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#1 fishinghat


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Posted 11 January 2020 - 09:42 AM

J Med Case Rep. 2019 Feb 27;13(1):45. doi: 10.1186/s13256-019-1984-0.
Endoscopic removal of a gastric pharmacobezoar induced by clomipramine, lorazepam, and domperidone overdose: a case report.
Gastric pharmacobezoars are a rare entity that can induce mechanical gastric outlet obstructions and sometimes prolong toxic pharmacological effects. Certain medications, such as sustained-release forms, contain cellulose derivatives that may contribute to the adhesion between pills and lead to the creation of an aggregate resulting in a pharmacobezoar. Case reports are rare, and official guidelines are needed to help medical teams choose proper treatment options.
Our patient was a 40-year-old Caucasian woman with borderline personality disorder and active suicidal thoughts who was found unconscious after a massive drug consumption of slow-release clomipramine, lorazepam, and domperidone. On her arrival in the emergency room, endotracheal intubation was preformed to protect her airway, and a chest x-ray revealed multiple coffee grain-sized opaque masses in the stomach. She was treated with activated charcoal followed by two endoscopic gastric decontaminations 12 h apart in order to extract a massive gastric pharmacobezoar by manual removal of the tablets.
This case demonstrates that in the case of a massive drug consumption, a pharmacobezoar should be suspected, particularly when cellulose-coated pills are ingested. Severe poisoning due to delayed drug release from the gastric aggregate is a potential complication. Detection by x-ray is crucial, and treatment is centered on removal of the aggregate. The technique of decontamination varies among experts, and no formal recommendations exist to date. It seems reasonable that endoscopic evaluation should be performed in order to determine the appropriate technique of decontamination. Care should be patient-oriented and take into account the clinical presentation and any organ failure, and it should not be determined solely by the suspected medication ingested. Thus, serum levels are not sufficient to guide management of tricyclic antidepressant intoxication.

Clin Toxicol (Phila). 2019 Apr;57(4):271-281. doi: 10.1080/15563650.2018.1513138. Epub 2018 Oct 11.
Potential pharmacobezoar formation of large size extended-release tablets and their dissolution - an in vitro study.
Extended release (ER) tablets/capsules in massive ingestion overdoses are prone to form pharmacobezoars potentially increasing the risk of late-appearing toxic effects and prolonged symptoms. Oral activated charcoal is often sufficient to prevent drug absorption, but in a recent massive ingestion of highly toxic substances, prior orogastric lavage might be considered. The disintegration characteristics of ER preparations in overdose situations is valuable to understand if the time line and course of the intoxication might be prolonged, but information on these characteristics are unavailable. Slow disintegration and/or pharmacobezoar formation, and the large size makes ER preparation impossible to evacuate using a 30F orogastric lavage tube. This study evaluates the disintegration and pharmacobezoar formation of a simulated massive ER tablet ingestion in an in vitro model, using a selection of extended release tablets, with different disintegrating characteristics when present in therapeutic numbers. Furthermore, the sizes of the formed pharmacobezoars were compared with the dimensions of a 30F orogastric lavage tube.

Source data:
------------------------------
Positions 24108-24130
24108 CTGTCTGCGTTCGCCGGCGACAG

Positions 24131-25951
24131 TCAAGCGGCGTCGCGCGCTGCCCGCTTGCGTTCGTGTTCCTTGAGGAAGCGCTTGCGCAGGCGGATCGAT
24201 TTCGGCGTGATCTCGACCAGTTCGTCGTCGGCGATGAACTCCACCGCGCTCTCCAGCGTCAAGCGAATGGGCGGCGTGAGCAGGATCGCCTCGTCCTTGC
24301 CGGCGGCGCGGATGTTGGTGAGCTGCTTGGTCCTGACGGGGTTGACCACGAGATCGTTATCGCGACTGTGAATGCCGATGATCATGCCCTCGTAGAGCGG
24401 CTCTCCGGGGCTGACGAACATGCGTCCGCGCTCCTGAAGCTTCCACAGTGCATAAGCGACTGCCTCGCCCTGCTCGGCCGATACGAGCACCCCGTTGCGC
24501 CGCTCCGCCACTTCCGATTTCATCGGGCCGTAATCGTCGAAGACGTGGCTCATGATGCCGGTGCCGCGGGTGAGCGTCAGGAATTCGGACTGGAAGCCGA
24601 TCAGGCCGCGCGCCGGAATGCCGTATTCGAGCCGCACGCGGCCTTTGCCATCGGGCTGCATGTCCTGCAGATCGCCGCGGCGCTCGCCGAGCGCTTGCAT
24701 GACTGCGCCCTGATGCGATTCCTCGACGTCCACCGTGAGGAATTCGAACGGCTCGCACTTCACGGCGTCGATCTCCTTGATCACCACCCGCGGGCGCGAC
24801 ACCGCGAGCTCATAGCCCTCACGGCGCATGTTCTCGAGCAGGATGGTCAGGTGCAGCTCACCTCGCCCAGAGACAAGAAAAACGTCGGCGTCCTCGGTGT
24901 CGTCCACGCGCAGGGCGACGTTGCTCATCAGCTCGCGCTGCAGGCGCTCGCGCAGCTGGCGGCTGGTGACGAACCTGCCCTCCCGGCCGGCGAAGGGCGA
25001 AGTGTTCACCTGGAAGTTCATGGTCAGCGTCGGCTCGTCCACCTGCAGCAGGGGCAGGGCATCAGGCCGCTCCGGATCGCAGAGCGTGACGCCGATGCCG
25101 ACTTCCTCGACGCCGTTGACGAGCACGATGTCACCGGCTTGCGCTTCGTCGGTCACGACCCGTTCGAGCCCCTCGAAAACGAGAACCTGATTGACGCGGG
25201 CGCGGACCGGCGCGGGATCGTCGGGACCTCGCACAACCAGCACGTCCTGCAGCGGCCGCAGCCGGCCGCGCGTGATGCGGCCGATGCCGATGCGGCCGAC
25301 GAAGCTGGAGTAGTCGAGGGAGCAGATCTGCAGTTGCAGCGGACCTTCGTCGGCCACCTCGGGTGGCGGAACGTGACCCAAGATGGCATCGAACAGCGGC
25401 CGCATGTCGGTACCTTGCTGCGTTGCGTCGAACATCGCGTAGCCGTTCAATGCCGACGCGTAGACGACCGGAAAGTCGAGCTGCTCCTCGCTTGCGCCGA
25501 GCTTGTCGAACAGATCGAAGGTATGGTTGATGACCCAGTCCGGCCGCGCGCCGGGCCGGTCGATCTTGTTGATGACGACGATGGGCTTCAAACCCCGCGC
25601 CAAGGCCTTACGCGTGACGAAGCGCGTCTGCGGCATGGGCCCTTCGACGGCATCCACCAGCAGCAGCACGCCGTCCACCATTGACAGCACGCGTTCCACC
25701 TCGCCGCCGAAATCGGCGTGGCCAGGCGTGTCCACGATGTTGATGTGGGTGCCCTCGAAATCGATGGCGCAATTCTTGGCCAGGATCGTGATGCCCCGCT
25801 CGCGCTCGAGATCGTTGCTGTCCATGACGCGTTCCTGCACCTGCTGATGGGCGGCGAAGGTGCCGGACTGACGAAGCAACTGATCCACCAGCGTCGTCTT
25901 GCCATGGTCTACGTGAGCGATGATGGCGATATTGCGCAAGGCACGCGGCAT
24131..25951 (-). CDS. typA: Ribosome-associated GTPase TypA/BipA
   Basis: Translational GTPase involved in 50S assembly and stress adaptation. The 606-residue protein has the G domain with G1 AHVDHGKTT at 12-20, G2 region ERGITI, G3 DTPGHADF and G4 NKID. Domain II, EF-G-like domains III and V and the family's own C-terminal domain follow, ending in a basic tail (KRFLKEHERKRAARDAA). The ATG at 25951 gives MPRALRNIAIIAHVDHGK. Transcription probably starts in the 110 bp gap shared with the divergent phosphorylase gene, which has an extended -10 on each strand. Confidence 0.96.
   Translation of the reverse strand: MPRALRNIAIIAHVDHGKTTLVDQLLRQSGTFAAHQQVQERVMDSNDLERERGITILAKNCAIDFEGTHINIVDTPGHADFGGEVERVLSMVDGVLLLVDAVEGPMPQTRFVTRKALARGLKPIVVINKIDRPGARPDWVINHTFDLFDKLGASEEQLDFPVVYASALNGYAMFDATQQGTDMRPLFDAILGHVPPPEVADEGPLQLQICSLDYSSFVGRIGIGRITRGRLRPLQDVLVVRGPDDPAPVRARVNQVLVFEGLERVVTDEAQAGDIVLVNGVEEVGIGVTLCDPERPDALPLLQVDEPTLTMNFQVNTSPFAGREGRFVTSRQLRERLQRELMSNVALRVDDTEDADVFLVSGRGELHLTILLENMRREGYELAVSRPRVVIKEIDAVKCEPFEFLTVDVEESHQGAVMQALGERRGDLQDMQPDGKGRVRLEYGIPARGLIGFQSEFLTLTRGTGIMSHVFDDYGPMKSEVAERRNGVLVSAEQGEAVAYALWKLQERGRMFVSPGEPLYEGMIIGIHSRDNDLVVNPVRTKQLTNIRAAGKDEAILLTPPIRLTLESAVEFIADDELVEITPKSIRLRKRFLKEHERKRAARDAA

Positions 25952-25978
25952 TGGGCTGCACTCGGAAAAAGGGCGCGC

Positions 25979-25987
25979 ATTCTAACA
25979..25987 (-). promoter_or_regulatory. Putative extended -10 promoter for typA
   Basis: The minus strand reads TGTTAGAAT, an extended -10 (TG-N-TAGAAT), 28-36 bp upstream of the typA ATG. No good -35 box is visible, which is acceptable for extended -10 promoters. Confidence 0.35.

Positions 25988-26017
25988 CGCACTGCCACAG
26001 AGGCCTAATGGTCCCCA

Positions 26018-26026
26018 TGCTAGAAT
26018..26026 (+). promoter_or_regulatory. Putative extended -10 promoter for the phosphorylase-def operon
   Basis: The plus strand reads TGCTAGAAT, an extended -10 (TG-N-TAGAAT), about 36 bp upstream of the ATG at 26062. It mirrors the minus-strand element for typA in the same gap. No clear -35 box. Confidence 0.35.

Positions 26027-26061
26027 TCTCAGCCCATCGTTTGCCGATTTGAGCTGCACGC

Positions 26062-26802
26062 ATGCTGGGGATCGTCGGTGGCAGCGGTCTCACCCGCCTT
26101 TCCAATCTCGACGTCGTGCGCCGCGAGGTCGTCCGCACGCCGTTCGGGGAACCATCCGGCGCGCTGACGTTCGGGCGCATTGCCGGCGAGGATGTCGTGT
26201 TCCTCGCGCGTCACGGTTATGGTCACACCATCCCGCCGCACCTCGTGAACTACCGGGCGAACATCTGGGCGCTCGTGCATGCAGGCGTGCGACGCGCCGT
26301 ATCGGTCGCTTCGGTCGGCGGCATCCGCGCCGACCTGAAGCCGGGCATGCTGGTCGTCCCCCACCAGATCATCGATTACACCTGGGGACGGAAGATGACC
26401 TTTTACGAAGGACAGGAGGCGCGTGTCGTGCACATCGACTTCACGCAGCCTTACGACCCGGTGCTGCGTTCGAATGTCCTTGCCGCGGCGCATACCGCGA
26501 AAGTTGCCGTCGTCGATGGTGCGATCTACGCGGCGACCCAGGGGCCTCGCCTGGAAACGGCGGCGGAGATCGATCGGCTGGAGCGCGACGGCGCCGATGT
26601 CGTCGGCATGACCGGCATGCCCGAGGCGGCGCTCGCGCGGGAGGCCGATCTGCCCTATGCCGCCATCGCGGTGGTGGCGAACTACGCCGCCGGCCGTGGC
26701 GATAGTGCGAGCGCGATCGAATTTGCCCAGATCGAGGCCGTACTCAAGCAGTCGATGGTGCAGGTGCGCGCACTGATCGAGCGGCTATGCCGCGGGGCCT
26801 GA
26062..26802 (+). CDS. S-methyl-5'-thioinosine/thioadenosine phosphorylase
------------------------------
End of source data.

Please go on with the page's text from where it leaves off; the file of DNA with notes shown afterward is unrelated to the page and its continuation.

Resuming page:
A standardized model mimicking the physical effects on pharmaceutical preparations in simulated gastric fluid (SGF) was developed and tested on three mono-depot ER tablets (quetiapine/Seroquel®XR 50 mg, paracetamol/Pinex®Retard 500 mg, verapamil/Isoptin®Retard 240 mg), one poly-depot ER tablet (carbamazepine/Tegretol®Retard 200 mg), and one immediate-release tablet (paracetamol/Panodil® 500mg). Thirty tablets were placed in polyamide mesh bags, either together in one bag or in separate bags, immersed in 1 L SGF, and incubated at 37 °C for 48 h. Released drugs were quantified at 0.5-48 h.
Visual inspection showed that Seroquel®XR, Pinex®Retard, and Isoptin®Retard tablets formed firm pharmacobezoars stable for more than 4 h and intact fractions remained for up to 24 h. Drug releases were reduced by 53%, 40%, and 31%, respectively, for up to 8 h compared to separated tablets. Light microscopy showed that contact with SGF transformed the coating of Seroquel®XR and Pinex®Retard to a diffusion-controlled swelled gel-layer, and the Isoptin®Retard tablets into a rigid and slow-releasing matrix. Tegretol®Retard disintegrated into microspheres within 30 min, and Panodil® disintegrated within minutes.
The developed pharmacobezoars of mono-depot ER tablets demonstrated prolonged drug release. Neither the formed pharmacobezoars, nor the single tablets of the tested mono-depot ER preparations, would pass through the lumen of a standard orogastric lavage tube, rendering this modality ineffective for tablet removal in gastrointestinal decontamination.

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